All in by Kateema Lee

by Kateema Lee

At sixty-six, my mother can’t retire. Most of her life

she saw risk as God’s blessing. Married over and over,

moved here, there, and back. Back in the day,

she was power, afro swag, wearing platform boots.

Today, she wears a uniform, helps “important people”

enter buildings. She complains she doesn’t have much.

I remind her she is rich in other ways. I’m not my mother.

My only risk is flying; I revel in that feeling after the fasten

seatbelt sign is off, the exhaling after unbuckling, the stretch

of legs, the sway of hips up and down the aisle, a freedom

fear strangles on land. Is it possible to feel blessed and broken?

Some of us hold onto safety like deeply planted roots hold onto soil.

My 80s-loving friend says high altitude makes hearts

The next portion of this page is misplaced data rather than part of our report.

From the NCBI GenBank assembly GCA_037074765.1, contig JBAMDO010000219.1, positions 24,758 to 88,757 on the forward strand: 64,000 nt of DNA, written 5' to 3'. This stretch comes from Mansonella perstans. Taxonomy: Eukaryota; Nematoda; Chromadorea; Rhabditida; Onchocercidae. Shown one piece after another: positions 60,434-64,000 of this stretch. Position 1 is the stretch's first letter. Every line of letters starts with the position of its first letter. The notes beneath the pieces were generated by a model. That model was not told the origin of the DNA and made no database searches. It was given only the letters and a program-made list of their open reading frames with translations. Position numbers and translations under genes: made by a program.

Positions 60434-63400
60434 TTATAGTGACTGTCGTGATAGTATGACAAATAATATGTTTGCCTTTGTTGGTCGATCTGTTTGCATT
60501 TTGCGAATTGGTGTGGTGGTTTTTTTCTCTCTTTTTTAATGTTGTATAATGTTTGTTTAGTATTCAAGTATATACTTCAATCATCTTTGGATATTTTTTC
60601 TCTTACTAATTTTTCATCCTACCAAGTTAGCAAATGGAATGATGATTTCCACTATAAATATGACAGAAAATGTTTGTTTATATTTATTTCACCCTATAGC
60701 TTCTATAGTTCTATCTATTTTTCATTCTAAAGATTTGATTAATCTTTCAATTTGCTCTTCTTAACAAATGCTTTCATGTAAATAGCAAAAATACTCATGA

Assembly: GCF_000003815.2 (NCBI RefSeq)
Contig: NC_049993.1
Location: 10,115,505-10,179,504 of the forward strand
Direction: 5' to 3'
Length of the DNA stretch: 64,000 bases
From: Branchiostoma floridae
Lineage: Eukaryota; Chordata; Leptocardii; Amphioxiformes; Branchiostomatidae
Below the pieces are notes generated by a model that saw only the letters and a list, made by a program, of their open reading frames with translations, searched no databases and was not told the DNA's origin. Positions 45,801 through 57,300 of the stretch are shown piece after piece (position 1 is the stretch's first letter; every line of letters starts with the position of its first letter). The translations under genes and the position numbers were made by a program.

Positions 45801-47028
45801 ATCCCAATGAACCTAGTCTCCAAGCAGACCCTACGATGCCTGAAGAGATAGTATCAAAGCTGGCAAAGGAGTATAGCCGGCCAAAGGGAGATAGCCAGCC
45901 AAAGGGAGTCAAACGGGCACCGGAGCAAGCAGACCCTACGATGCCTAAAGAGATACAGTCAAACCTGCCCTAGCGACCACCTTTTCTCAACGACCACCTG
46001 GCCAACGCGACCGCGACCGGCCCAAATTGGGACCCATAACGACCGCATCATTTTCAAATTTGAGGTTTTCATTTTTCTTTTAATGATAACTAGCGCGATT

strong like Rambo. To my friend, it makes sense to always be alert,

always protecting self. He understands the need to fortify during

peacetime, to prepare, to build a fortress. We build forts

around each other sometimes, send Morse code distress signals

at “first blood.” Most times, we exchange pleasantries,

then disappear. In another life, we would’ve been lovers

planting landmines for anyone unlucky enough to find


our refuge. But risk? At sea-level loneliness is an anchor.

My mother never hesitates to “put God to the test.”

Some of us are trees trying to retire trunk heavy.


Kateema Lee is a Washington D.C. native. Her recent work has been published in print and online journals such as Beltway Poetry Quarterly, African American Review, Gargoyle, Baltimore Review, and others. Her new chapbook, Musings of a Netflix Binge Viewer, is forthcoming. She is a Cave Canem Graduate Fellow, a Callaloo fellow, and a participant of The Home School and Community of Writers at Squaw Valley.